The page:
Barreiros, J.P. (2017) Why Flightless Birds are ‘Condemned’ to Lay Eggs. Journal of Biodiversity Management & Forestry, 6(1), 1-2. DOI:10.4172/2327-4417.1000172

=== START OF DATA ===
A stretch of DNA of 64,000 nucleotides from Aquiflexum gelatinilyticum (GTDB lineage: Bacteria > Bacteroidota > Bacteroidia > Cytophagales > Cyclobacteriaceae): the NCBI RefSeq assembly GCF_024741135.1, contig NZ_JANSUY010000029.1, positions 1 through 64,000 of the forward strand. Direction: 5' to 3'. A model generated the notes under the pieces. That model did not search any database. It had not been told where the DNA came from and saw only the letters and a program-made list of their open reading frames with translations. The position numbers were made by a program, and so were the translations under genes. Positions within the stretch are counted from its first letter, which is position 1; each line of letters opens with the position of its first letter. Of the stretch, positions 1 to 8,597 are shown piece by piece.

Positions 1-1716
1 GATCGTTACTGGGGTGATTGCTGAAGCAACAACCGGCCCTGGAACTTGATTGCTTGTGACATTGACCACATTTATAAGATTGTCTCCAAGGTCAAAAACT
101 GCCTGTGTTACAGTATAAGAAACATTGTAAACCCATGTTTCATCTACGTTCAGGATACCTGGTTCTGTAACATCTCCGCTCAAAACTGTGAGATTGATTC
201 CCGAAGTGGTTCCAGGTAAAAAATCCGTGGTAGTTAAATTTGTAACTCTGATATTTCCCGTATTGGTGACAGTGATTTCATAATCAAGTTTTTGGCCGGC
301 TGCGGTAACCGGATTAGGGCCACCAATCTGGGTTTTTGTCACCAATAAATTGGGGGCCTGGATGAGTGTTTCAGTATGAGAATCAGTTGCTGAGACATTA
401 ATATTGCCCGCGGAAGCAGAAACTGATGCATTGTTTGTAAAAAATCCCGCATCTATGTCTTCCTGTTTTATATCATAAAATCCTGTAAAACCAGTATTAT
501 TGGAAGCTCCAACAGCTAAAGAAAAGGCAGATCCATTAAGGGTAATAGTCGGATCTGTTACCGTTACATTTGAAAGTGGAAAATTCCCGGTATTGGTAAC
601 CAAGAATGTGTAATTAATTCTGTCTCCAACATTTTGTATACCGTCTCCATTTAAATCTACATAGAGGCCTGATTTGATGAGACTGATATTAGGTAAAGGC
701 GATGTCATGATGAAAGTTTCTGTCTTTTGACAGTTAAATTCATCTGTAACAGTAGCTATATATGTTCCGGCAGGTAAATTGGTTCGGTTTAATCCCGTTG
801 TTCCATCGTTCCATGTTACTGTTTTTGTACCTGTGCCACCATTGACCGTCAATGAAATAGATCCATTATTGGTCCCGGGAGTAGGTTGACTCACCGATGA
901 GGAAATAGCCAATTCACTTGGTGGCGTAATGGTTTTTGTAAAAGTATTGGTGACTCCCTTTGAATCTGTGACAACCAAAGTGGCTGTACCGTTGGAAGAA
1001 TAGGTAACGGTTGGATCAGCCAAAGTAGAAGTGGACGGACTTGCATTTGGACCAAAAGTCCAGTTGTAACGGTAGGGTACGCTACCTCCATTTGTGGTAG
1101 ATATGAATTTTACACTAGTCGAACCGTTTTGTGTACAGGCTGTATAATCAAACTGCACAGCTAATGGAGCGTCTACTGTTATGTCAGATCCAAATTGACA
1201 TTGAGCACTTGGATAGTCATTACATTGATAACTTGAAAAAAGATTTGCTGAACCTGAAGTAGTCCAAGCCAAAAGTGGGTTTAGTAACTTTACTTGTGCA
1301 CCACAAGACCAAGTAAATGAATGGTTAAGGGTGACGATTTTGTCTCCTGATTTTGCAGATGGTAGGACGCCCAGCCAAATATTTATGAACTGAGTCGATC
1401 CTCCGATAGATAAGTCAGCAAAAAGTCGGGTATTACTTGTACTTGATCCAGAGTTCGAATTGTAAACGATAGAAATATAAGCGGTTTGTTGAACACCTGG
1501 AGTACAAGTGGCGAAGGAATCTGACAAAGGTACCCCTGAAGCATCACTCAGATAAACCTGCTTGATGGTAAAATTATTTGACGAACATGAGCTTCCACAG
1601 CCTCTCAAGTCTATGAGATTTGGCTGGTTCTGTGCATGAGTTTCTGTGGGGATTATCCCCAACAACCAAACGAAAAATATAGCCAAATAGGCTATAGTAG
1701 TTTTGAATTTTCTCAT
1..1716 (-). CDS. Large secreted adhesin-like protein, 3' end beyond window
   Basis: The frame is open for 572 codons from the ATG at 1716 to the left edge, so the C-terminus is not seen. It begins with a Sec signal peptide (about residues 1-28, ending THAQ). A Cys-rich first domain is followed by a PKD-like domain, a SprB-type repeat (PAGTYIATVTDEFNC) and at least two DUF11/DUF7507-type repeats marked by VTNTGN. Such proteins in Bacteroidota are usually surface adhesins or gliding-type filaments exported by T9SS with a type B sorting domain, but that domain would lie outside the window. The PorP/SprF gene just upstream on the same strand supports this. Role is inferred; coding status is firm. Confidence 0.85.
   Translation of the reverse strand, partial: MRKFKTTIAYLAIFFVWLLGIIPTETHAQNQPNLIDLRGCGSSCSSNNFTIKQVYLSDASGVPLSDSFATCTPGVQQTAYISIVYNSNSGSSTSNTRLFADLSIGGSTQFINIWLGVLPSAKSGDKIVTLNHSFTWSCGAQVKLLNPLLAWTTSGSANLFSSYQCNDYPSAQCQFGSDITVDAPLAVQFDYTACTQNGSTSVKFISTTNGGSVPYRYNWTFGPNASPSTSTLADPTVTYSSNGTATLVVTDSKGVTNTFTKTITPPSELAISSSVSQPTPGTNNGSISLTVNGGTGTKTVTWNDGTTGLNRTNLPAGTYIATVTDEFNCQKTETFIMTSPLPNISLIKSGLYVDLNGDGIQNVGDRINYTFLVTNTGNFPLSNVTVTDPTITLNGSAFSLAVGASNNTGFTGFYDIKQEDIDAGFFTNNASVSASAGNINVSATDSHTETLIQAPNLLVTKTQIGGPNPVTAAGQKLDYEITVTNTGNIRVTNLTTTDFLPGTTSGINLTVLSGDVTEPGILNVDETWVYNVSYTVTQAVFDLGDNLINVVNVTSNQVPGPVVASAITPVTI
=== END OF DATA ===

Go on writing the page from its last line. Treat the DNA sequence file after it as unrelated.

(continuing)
Birds evolved very fast and are the only vertebrate group that never turned to ovoviviparity. While this is explainable as an evolutionary pressure for feathered flight and reduced size, their fast evolution apparently caused the disappearance of a significant proportion of genes. However posterior evolutionary trends of Aves to become flightless and with increased body sizes were not accompanied by an ‘expected’ turn to ovoviviparity, something known for a number of reptile taxa (e.g. some constrictor serpents). This impossibility is particularly noted in marine flightless birds from which penguins are certainly the best extant example having to endure seasonal extreme energy losses when coming ashore to lay eggs. This same limitation was most certainly the major cause for the extinction of the largest marine bird in the Northern Hemisphere – The Great Auk Pinguinus impennis. Here we discuss why ovoviviparism is probably an impossibility for birds while proposing lines of research that could prove, or disprove, our hypothetical and speculative view.